Tips For A Better Score

An easy way to do better is to change just one slider at a time in small steps. When you can't do better with that one, try then moving a second one in the same way.

Show the Graph or Table to keep track of how your previous tries have turned out.

You probably guessed from the slider descriptions that you should be able to get a better score by just setting all of the sliders to their largest values. But that didn't happen, did it?

That's because the program has built-in limits on the plasma density and temperature. When you exceed one of the limits, you lose control of the plasma (fusion scientists say the plasma disrupts ) and no fusion power is produced. The program returns a big fat zero for a score.

The limiting density and temperature values vary with the magnetic field (among other things) in ways which have been determined by experience with actual tokamak experiments. Your highest scores will generally be obtained just below these limits. If you want to know more, try the exercises.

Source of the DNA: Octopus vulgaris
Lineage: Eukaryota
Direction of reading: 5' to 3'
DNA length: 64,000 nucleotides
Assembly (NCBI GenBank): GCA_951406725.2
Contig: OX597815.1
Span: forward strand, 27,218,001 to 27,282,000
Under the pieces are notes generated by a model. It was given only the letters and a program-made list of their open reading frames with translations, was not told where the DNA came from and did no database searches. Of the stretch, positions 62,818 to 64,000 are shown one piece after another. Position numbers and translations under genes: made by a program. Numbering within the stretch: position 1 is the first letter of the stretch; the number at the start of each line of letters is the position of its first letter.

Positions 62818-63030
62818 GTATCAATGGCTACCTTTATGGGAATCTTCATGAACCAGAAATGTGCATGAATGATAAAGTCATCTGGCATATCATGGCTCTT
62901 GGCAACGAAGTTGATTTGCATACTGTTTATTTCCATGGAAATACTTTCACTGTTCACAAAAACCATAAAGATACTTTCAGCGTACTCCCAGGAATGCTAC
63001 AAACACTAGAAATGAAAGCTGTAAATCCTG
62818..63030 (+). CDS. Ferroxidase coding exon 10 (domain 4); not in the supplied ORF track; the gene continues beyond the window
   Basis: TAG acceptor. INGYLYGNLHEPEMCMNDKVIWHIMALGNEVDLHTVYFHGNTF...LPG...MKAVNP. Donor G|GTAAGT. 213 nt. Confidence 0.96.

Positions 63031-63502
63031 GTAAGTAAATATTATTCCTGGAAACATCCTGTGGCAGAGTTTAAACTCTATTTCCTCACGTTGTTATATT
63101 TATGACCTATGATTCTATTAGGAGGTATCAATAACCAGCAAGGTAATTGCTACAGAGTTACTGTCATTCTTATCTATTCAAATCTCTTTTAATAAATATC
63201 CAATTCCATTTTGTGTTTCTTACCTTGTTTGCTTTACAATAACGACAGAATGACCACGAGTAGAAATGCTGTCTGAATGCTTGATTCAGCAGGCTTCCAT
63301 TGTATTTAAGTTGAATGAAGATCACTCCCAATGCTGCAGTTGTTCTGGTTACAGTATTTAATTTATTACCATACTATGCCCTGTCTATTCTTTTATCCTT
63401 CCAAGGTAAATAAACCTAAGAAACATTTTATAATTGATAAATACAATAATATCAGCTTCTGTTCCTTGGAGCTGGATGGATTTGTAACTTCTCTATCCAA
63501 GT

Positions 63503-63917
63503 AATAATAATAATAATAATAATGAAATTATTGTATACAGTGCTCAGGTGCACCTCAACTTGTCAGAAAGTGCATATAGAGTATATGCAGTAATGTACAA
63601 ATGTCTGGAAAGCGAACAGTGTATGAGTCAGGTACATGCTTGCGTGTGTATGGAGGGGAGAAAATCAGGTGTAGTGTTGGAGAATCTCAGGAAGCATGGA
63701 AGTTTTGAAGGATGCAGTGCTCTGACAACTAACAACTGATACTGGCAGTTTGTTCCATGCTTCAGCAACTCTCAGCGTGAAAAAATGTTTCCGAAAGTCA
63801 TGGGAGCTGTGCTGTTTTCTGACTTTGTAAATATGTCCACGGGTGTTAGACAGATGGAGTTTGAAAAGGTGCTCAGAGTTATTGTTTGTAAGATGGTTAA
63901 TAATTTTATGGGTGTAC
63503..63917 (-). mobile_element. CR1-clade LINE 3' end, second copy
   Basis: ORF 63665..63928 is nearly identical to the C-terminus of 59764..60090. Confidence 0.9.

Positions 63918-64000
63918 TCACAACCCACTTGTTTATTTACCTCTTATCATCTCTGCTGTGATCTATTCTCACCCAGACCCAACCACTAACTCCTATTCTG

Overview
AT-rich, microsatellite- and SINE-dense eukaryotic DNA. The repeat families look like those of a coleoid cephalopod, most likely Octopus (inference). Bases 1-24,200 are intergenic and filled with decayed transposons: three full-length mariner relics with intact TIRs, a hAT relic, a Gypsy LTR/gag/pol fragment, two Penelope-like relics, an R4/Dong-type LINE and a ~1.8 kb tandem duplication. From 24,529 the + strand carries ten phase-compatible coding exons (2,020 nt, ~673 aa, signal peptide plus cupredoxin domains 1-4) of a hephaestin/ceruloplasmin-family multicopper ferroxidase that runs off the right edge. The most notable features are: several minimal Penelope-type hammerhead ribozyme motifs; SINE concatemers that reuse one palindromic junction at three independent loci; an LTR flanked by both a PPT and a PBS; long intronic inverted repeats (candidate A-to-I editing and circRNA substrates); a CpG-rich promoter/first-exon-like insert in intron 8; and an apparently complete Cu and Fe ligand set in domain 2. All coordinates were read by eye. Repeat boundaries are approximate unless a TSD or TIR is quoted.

One of the 3 sliders has a much bigger effect on the score than the other two. See if you can figure out which one and then use that knowledge to get a better score.

The score is related to the amount of fusion power divided by the auxiliary heating power (which you set with the slider!). So, the best scores are actually made with a low auxiliary heating power.

Exercises For Further Study

The calculation used to compute the score for the Virtural Tokamak is really quite complex. In fact, fusion scientists actually use a full-fledged (with more adjustable controls) version when they want a quick idea of how well a tokamak reactor design would work.

At the same time, this calculation is based on real fusion experiments. With these exercises, you can use the Virtual Tokamak to unearth that underlying fusion physics.

Investigate the density limit:

1. Keeping the magnetic field and auxiliary power the same, raise the plasma density in small steps until the plasma disrupts (a score of 0.00 is given). Make a note of the slider values for the highest density you reach before the disruption.
2. Change one of the magnetic field or auxiliary power sliders and again determine the maximum density.
3. Repeat this exercise until you understand how the maximum density depends on the values of the other two sliders.
4. Test your theory by estimating the maximum density for values of the magnetic field and auxiliary power which you haven't tried yet. Then, try them and see if your prediction was correct.
5. Be careful while you're doing this not to get to temperatures which are too high, otherwise the limit on the temperature will come into play, making it more difficult for you to single out the density limit. This is the way real physics works!